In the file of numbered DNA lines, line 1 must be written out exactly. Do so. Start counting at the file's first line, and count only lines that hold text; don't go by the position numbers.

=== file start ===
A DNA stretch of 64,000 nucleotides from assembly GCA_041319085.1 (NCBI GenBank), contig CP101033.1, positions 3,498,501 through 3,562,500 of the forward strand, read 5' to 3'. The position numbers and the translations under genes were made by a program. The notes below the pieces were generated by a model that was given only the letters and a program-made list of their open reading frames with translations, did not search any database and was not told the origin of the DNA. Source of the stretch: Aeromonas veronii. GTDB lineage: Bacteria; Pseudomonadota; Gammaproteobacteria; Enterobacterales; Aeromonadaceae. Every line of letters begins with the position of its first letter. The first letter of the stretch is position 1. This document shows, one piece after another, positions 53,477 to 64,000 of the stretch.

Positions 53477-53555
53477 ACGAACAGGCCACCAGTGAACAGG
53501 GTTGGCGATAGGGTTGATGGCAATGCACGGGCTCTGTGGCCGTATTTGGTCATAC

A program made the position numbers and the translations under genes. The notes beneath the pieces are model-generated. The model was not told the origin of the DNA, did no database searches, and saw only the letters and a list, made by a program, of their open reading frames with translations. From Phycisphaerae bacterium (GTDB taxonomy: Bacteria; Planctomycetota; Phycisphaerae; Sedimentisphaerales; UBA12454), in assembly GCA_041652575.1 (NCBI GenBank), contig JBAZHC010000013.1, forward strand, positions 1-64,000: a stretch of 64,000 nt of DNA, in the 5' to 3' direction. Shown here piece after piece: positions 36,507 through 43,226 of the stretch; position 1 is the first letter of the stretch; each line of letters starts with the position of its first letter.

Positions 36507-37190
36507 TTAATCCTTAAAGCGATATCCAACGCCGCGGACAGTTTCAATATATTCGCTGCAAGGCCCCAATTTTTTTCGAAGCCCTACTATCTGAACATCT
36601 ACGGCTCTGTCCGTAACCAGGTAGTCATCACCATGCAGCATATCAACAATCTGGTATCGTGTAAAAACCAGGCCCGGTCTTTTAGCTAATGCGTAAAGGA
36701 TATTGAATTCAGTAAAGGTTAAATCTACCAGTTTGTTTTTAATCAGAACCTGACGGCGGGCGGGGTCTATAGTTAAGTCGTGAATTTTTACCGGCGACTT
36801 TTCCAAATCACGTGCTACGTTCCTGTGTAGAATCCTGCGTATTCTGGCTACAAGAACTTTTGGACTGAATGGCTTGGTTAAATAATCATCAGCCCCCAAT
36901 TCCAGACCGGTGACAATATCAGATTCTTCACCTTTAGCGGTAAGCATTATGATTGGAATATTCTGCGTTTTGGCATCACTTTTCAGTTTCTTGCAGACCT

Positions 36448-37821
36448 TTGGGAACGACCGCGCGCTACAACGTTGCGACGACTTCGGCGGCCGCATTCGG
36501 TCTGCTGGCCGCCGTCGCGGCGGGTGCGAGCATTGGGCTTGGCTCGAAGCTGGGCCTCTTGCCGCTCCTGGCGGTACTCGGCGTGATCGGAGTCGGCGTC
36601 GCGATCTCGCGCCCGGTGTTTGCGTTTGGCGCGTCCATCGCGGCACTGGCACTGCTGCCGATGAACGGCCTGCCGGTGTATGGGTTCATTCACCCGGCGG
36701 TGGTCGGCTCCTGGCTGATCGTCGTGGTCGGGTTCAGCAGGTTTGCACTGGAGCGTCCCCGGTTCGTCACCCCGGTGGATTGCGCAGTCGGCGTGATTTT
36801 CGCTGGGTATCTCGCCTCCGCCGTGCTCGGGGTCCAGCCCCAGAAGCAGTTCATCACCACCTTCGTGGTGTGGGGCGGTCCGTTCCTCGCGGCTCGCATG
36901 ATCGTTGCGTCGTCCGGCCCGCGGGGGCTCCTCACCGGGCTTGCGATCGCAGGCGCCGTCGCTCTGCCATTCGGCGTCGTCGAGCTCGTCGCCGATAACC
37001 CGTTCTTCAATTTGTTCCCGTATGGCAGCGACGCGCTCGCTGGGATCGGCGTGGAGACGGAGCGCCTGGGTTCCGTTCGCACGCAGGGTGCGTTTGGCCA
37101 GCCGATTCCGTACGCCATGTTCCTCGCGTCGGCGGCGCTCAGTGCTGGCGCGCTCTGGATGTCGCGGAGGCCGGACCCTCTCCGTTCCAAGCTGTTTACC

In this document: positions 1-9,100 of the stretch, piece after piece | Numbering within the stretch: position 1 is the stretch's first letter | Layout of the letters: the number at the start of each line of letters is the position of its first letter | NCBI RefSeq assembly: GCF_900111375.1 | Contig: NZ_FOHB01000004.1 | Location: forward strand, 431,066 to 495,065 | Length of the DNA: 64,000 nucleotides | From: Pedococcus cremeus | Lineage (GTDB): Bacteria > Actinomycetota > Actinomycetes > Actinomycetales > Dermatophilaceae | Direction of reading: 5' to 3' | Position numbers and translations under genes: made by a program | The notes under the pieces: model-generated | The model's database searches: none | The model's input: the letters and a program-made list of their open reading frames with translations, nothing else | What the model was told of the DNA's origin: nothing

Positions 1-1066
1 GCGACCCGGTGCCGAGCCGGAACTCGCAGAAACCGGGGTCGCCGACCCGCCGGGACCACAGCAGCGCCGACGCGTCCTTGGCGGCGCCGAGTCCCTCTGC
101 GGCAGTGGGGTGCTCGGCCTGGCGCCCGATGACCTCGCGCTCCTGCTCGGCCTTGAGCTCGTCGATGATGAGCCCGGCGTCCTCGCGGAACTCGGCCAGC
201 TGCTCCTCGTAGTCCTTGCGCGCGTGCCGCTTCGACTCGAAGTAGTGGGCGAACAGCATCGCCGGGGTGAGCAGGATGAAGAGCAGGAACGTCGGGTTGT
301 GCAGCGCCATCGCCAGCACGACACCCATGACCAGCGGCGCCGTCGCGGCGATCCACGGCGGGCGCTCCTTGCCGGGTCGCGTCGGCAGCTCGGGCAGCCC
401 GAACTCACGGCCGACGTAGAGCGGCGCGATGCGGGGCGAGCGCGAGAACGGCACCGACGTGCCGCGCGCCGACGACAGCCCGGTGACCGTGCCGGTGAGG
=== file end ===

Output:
A DNA stretch of 64,000 nucleotides from assembly GCA_041319085.1 (NCBI GenBank), contig CP101033.1, positions 3,498,501 through 3,562,500 of the forward strand, read 5' to 3'. The position numbers and the translations under genes were made by a program. The notes below the pieces were generated by a model that was given only the letters and a program-made list of their open reading frames with translations, did not search any database and was not told the origin of the DNA. Source of the stretch: Aeromonas veronii. GTDB lineage: Bacteria; Pseudomonadota; Gammaproteobacteria; Enterobacterales; Aeromonadaceae. Every line of letters begins with the position of its first letter. The first letter of the stretch is position 1. This document shows, one piece after another, positions 53,477 to 64,000 of the stretch.